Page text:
But the real action here is in the video to the song. Blew my mind. Didn’t think that people had budgets like this anymore. Costumes that would make Gaultier sick with envy — white latex with “Where the Wild Things Are” shiny plastic crowns, some kinda homage to LeeLoo’s orange strappy outfit in The Fifth Element and a Eastern European mobster/white sex-slave buyer with a steampunk-ish articulated brass chin. Looked to my eye like about a week in production, probably about $500K in total costs of models, locations, crews, lighting, post-production.
The plot seems to be that Lady GaGa wakes from her sleep the way normal people do – by sticking her hand out of a gleaming white Tylenol-shaped coffin – getting forced to drink high-end vodka and the gyrate for & be sold to a bunch of strange pervy dudes.I half expected to see Liam Neeson kicking someone’s ass in the backdrop and telling her, “Here’s the scary part. You’re going to be taken…”
Nobody does these kinds of elaborate music videos anymore, because there is no way to recoup that kinda cash from the moribund music industry.- at least, not until now.As Dan Neil points out in the LA Times
the “Bad Romance” video, which features placements for no less than 10 products: a black iPod; Philippe Starck Parrot wireless speakers; Nemiroff vodka; Gaga-designed Heartbeats earphones (via Dr. Dre); Carrera sunglasses; Nintendo Wii handsets; Hewlett-Packard Envy computers; a Burberry coat; those crazy, hobbling Alexander McQueen hyper-heels; and enough La Perla lingerie to choke an ox.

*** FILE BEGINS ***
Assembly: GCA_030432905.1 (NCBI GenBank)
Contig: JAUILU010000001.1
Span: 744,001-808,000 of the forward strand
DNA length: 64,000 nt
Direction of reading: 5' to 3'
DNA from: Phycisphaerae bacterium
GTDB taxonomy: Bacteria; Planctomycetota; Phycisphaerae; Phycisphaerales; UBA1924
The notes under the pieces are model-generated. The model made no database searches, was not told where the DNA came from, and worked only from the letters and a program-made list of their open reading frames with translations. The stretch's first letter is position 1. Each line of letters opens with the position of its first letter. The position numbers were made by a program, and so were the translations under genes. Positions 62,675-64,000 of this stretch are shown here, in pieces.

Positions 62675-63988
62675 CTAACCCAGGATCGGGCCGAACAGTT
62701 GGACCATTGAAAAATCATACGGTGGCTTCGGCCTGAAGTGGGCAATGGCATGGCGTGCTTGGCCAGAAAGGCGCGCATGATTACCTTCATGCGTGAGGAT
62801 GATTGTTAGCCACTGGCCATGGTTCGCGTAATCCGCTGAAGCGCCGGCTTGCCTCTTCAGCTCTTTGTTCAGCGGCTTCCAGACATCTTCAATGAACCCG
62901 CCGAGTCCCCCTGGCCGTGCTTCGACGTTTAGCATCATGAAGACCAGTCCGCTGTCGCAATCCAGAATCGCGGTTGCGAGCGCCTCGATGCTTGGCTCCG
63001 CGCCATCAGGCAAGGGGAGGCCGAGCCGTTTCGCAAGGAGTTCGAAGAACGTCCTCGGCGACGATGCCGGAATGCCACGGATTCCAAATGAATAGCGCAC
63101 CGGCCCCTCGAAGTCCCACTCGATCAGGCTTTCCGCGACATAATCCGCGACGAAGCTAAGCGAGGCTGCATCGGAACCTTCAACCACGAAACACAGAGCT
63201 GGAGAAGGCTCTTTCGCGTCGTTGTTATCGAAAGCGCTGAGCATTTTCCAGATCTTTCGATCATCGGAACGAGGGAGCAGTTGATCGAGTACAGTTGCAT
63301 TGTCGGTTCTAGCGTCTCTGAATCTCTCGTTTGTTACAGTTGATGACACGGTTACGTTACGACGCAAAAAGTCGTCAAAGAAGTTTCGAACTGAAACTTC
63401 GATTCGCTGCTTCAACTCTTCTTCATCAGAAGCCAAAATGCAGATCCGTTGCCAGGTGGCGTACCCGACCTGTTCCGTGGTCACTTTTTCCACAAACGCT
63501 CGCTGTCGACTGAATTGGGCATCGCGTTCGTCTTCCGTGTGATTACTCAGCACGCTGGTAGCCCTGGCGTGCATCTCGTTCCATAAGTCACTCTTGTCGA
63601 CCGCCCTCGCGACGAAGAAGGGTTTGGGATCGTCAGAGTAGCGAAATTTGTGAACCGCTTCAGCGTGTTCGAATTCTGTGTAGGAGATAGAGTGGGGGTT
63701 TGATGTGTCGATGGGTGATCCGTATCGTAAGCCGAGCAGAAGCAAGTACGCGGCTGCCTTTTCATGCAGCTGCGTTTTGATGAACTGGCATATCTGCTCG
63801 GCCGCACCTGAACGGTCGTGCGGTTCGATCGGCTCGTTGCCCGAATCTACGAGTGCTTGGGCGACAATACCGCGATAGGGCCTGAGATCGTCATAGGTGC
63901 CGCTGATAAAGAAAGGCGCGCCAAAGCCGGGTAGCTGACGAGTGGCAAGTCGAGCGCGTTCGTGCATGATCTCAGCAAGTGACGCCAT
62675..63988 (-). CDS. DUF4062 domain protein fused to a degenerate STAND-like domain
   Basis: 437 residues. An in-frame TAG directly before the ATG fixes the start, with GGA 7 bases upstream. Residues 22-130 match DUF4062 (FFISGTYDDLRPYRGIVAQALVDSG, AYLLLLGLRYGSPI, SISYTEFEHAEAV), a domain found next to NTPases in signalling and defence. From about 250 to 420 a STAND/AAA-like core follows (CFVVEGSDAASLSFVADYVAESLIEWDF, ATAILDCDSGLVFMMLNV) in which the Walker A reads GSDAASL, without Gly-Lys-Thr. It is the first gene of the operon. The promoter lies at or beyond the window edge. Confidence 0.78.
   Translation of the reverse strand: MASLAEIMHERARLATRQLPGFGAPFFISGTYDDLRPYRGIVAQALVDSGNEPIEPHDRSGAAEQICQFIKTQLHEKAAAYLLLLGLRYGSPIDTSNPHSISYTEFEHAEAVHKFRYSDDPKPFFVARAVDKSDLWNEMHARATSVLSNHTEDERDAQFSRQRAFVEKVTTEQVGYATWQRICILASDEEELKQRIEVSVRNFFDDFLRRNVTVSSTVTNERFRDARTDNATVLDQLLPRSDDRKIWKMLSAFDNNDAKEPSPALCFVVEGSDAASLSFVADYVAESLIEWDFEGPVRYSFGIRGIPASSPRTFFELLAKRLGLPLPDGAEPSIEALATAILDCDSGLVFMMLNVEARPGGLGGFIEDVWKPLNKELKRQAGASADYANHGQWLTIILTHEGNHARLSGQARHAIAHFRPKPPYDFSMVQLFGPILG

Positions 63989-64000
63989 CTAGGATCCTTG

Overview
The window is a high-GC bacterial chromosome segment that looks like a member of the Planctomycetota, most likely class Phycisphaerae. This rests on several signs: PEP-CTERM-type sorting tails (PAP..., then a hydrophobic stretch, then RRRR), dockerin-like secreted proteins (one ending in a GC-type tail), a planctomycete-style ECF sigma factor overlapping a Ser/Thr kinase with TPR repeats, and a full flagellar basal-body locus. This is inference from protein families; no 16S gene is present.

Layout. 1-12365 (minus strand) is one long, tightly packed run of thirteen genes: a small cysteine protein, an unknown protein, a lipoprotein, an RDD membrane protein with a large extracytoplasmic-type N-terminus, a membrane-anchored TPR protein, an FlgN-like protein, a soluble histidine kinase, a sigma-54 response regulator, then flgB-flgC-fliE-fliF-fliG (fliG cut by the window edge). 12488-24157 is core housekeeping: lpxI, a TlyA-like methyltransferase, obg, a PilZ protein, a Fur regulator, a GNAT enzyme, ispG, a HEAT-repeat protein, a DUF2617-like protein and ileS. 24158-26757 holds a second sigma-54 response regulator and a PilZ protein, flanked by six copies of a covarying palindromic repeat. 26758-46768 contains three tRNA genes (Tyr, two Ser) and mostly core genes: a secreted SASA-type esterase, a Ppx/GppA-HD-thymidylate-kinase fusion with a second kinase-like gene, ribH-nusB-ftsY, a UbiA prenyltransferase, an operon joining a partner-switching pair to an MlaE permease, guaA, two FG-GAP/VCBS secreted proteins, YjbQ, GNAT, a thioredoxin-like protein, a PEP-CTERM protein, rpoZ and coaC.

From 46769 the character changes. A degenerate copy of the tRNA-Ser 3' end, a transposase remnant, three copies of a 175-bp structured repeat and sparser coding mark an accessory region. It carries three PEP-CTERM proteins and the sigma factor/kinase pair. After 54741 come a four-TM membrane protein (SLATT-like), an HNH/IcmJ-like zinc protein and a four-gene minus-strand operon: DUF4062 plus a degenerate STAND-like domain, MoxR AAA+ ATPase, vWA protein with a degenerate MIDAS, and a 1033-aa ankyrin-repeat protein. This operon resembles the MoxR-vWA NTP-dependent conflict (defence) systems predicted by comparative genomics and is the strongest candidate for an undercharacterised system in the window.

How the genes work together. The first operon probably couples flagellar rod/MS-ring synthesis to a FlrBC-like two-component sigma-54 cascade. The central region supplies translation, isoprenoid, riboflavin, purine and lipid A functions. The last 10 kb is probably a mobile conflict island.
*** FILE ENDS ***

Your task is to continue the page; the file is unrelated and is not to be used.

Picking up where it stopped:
This isn’t a music video so much as the QVC Channel you can dance to.
I had thought that Madonna and Michael Jackson were about as sophisticated as you could get when it came to figuring out ways to build up a juicy public image, and then squeeze it until rivers of cash started running out. Not so. Lady GaGa has rightly recognized that selling CDs if for chumps; anyone can pirate them, and pretty much does.
No, you need to sell things that people can’t copy – or at least, if they do, it kinda defeats the purpose. So Lady GaGa’s come up with the list of high-end commercial goods to do “Hero Shots” of in the video and obviously done revenue deals with them.